LinkedIn is a popular choice amongst professionals and one of the few social media platforms I use regularly. There are numerous legitimate reasons that people like and use LinkedIn – gaining business contacts, finding high-value articles and industry information, keeping up with acquaintances and their accomplishments, and maybe most importantly, it seems to be one of the few bastions of civility in online social discourse.

The Dark Side of the Moon

However, with the good comes the bad. According to Hootsuite, the online marketing repository of statistics and advice:

  • LinkedIn has one billion users worldwide
  • LinkedIn has members in 200 countries
  • Most of LinkedIn traffic comes from the United States
  • 67 million companies are listed on LinkedIn
  • It is a very large clearinghouse for resumes and job seekers

Statista notes that 55% of LinkedIn users in the U.S. are from high-income households. Over 40% of millionaires are LinkedIn members. Out of the one billion users, only 175 million have LinkedIn Premium, which has added privacy features.

Therefore, while these statistics are not necessarily bad in and of themselves, what they do present is a huge opportunity for cybercriminals, industrial spies, and nation-state intelligence operatives to “blend in” and victimize trusting users, often over a period of weeks, if not longer. The targets frequently own businesses or manage agencies, which makes them prime targets for ransomware attacks. Often the tactic is as simple as a phishing email imitating the social media platform with catchphrases such as “You appeared in nine searches this week”, “Your profile matches six new jobs”, or “You have five connection requests pending”. At that point, in time, the usual attack methodology takes place. You are either taken to a fake login page where your credentials are stolen or malicious code is loaded into the link you clicked on, which could allow the hacker into your network.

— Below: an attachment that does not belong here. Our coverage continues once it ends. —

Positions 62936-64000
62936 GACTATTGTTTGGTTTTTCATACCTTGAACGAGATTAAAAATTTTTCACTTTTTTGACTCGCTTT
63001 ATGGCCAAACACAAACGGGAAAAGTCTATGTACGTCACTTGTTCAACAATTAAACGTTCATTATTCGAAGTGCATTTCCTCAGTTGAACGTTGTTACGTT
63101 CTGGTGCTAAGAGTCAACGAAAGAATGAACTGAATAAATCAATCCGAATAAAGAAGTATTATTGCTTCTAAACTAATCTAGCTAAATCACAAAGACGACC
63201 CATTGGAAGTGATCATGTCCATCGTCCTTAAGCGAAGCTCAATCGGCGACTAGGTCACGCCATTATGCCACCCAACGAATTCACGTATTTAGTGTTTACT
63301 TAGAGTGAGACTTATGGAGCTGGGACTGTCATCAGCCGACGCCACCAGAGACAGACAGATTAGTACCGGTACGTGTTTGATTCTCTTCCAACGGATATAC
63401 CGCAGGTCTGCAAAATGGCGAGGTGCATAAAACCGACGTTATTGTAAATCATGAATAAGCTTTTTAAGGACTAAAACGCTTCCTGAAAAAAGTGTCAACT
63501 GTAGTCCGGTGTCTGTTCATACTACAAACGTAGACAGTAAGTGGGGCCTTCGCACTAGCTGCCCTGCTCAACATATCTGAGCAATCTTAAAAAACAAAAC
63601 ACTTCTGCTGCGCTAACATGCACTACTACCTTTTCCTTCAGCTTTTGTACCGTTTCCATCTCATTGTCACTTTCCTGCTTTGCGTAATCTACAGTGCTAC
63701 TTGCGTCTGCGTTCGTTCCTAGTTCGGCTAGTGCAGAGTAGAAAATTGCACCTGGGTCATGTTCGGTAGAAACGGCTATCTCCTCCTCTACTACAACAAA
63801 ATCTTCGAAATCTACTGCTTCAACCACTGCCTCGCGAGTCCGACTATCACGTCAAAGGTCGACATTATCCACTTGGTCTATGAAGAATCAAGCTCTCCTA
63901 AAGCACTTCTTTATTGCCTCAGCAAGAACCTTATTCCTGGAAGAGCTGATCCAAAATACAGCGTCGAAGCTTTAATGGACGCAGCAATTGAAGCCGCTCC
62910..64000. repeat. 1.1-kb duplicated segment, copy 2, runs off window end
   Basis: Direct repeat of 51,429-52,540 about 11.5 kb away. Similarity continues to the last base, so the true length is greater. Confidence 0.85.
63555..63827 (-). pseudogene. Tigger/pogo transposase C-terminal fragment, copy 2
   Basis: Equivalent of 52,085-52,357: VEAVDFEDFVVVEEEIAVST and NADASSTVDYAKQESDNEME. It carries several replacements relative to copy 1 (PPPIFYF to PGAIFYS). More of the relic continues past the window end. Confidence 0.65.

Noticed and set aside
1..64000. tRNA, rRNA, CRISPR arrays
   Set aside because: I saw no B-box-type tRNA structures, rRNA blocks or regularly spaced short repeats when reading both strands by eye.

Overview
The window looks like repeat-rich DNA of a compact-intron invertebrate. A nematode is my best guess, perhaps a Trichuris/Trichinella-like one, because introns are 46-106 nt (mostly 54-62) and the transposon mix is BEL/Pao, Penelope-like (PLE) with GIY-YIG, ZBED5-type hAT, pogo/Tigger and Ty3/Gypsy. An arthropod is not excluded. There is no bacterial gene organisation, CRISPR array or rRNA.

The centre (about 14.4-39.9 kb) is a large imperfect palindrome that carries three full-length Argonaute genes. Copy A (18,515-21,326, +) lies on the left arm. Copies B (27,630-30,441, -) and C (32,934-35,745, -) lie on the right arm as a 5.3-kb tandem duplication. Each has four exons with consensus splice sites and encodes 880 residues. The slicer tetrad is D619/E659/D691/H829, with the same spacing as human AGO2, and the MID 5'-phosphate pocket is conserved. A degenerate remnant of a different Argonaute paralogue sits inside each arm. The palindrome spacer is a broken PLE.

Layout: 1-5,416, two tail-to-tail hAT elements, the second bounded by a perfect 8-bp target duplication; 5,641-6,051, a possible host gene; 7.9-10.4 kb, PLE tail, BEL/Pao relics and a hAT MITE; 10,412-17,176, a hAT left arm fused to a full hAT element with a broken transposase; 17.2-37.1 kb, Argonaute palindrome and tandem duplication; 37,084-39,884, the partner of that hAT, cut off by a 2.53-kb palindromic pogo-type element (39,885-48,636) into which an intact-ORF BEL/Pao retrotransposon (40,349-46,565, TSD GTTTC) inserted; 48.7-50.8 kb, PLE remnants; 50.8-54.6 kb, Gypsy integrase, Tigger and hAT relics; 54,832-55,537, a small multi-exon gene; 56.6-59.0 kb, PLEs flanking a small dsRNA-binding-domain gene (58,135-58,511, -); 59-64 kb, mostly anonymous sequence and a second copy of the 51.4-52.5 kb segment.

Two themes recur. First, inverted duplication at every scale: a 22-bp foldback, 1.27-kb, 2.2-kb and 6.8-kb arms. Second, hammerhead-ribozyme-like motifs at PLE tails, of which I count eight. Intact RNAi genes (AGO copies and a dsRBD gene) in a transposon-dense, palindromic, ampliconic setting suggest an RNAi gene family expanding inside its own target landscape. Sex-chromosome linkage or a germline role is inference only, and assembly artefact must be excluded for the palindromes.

Are your connections real?

While this does not seem unusual as a way of deceiving the victim, a new malevolent use of LinkedIn has become recently popular. Hackers will now often use fake profiles to gain the trust of legitimate users, sometimes communicating with the victim for months before sending them malicious links. They also are capable of eliciting information from the victim outright, or even trying to use the connections to boost credibility so the ultimate target may be willing to connect with the hacker.

A recent example occurred when the North Korean Advanced Persistent Threat (APT) ScarCruft created fake LinkedIn accounts posing as recruiters for cybersecurity professionals (oh the twisted irony). They used other social media accounts as well to build a relationship before hitting the victim with malicious files or links. There have been similar Linked attacks by the APTs Lazurus and Charming Kitten. These are sophisticated groups well-known in the cyber intelligence community.

Connect responsibly

LinkedIn can be a valuable tool for increasing contacts. But despite its efforts to control fake accounts, it still cannot possibly stop every fake profile or sham connection. Job searchers and recruiters are much less susceptible to fraud operating in a more closed environment, such as Clearance Jobs (shameless plug). If you do use LinkedIn, be wary of those trying to connect with you who have profiles too good to be true or those who you have no proof the person is really who they say they are. Do not take the mutual connections list as legitimacy. I have seen multiple people fall for the same account based on their common connections.

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Joe Jabara, JD, is the Director, of the Hub, For Cyber Education and Awareness, Wichita State University. He also serves as an adjunct faculty at two other universities teaching Intelligence and Cyber Law. Prior to his current job, he served 30 years in the Air Force, Air Force Reserve, and Kansas Air National Guard. His last ten years were spent in command/leadership positions, the bulk of which were at the 184th Intelligence Wing as Vice Commander.